The Witch doctor

Mike Paterson-Jones.

He is old, so very old, his wrinkled skin appears not to fit,

But hangs on withered limbs like the wings of a bat, moonlit

In the dying light of day as the ancient one sits before his fire,

And tends to those who seek his help in matters dire.

He is dressed in clothes old and creased, a simango skin hat,

skirt of monkey tails andon his arms bracelets, the fur of civet cat.

In his hand he shakes his wand topped by a rattle of pinecones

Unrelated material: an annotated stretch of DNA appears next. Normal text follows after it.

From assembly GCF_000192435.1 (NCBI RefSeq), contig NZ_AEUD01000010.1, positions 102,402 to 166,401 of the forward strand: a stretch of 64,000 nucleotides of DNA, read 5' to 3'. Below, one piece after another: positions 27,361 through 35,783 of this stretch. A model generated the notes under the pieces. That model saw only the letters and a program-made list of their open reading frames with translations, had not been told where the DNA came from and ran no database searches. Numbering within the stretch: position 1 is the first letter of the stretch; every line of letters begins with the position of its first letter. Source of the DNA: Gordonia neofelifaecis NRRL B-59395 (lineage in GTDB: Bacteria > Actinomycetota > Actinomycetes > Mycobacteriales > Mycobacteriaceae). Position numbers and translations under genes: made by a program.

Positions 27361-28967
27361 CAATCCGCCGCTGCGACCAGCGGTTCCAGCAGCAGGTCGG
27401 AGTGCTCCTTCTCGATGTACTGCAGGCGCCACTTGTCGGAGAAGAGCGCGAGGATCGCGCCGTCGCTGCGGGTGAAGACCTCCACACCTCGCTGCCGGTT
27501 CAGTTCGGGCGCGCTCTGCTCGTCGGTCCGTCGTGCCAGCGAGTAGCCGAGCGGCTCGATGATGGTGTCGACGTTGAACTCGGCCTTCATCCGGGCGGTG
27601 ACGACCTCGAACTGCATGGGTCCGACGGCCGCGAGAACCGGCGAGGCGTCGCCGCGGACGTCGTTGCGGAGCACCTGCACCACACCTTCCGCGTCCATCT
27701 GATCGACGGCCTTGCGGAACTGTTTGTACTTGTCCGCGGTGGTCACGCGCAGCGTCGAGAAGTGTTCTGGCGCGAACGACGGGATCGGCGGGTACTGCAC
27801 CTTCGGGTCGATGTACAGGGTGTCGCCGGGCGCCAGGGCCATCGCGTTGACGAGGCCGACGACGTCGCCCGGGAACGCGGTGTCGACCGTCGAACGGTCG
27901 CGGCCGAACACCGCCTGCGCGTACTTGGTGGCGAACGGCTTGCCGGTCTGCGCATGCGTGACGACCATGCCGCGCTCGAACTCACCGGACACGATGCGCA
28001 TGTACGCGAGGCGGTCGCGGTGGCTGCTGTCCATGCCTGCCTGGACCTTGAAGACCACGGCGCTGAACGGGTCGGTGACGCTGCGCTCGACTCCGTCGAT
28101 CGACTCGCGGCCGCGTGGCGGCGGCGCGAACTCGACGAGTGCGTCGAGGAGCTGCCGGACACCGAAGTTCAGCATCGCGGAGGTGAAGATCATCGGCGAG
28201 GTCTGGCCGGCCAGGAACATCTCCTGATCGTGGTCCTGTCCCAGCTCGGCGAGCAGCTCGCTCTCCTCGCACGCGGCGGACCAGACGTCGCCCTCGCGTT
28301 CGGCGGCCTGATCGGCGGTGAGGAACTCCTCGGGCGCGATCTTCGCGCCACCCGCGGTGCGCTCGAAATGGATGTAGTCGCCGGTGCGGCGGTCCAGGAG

As on the sandy floor he throws the bones and coloured stones.

Through rheumy eyes he gazes down and to his ancestors calls,

For help to read what lies before him, when bones from his fingers fall.

From a ragged drawstring pouch the old man takes a pinch of dust,

And into the flickering flames of his fire the magic powder is thrust.

The faces across the fire see visions dancing before their very eyes,

Ancestors there to reach them through the witchdoctor’s cries.

At last, the fire dies and the old man is tired of reading people’s minds

And the wishes and desires of those now dead, that left them behind.